Mishima Kimiyo embarked on her 50-year artistic career with still lifes. Eventually, she transitioned from representational to abstract, as she started to utilize the papier collé technique, pasting cutouts of newspapers and magazines onto her canvases.
In French, papier collé means ‘pasted paper’ or ‘paper cutouts’ and exclusively refers to the use of paper, whereas collage may utilize non-paper components. This technique has been used by Pablo Picasso, George Braque, and others.
Looking back at her early works, we can see that the newspaper and magazine articles that Mishima incorporates were carefully selected to represent the social circumstances of the time. An avid listener of contemporary composers like Takemitsu Toru, Mishima uses the entirety of a poster promoting a concert in Japan by the pianist Kurt Rapf in Work 67 – B. In her series titled, Venus, she uses newspapers in English. In the top left of Transfiguration of Venus Ⅱ, we can see an article from 1965 reporting the change of leadership in the Daughters of the American Revolution (DAR), an organization established in 1890 by the descendants of those who fought in the American War of Independence. Mishima places the cutout of this article next to the image of Venus from Botticelli’s The Birth of Venus, famous for its reverent depiction of women.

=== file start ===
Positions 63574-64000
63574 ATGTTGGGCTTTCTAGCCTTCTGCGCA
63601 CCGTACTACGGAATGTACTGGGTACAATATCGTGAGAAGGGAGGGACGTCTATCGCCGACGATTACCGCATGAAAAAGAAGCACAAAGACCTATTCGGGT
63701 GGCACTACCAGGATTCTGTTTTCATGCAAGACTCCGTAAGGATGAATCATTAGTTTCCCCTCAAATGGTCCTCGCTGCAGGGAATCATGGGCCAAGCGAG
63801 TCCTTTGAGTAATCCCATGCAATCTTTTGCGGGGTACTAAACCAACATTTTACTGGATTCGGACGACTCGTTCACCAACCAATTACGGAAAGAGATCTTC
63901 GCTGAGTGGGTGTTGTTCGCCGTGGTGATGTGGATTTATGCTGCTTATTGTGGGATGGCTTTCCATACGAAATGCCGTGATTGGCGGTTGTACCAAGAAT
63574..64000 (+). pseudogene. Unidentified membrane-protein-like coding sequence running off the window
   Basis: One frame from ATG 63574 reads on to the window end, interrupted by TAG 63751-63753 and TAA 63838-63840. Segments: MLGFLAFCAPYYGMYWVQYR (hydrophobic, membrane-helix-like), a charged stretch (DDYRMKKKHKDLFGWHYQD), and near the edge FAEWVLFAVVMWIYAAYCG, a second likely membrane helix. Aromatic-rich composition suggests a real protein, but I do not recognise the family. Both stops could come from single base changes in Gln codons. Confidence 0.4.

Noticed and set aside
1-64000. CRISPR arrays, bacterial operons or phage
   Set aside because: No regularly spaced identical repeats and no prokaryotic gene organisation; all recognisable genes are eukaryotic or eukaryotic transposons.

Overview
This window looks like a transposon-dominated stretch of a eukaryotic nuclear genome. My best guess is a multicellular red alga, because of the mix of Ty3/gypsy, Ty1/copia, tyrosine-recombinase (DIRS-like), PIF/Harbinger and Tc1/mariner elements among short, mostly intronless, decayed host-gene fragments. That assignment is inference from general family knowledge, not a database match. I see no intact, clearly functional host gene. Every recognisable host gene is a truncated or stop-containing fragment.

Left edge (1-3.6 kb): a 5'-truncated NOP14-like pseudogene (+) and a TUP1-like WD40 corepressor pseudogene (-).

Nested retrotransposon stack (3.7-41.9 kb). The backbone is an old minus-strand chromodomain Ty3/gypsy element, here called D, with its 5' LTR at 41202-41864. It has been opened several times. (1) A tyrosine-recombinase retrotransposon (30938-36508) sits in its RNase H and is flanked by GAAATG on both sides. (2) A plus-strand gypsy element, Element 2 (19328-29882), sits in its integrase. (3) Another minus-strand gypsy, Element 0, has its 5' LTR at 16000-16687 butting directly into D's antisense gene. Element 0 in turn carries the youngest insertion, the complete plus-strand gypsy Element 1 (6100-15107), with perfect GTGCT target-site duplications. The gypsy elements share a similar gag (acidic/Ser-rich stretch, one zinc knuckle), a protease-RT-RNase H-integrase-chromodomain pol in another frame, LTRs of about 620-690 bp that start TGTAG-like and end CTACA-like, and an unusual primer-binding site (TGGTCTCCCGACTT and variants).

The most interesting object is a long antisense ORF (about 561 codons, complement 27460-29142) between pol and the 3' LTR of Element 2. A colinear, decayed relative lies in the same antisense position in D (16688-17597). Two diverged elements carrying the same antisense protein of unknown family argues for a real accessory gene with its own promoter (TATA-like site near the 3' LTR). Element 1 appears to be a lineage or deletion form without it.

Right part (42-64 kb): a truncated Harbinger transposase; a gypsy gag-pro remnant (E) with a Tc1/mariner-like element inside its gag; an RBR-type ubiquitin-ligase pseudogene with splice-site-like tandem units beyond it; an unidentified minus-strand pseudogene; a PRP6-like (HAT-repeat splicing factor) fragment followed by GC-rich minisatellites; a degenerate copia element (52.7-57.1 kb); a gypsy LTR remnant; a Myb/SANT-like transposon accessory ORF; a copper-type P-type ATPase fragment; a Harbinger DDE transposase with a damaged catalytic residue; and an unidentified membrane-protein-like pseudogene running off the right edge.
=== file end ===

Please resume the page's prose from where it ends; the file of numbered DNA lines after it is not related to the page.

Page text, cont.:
These cutouts of various newspapers, magazines, and advertisement leaflets are incorporated into the frame with a silkscreen method creating a complex pictorial space where technique and meaning intersect. It has always been important for Mishima to find expression for the Contemporary. Her use of papier collé, specifically with socially and culturally important printed material, was a necessary step in her journey as an artist.
Although these early works were only a single stage in her evolution, they were fundamental to the three-dimensional works based on newspapers and magazines that she later dedicated herself to. In this exhibition, we are proud to present these works that are the bridge between her early representational works and her ceramic sculptures.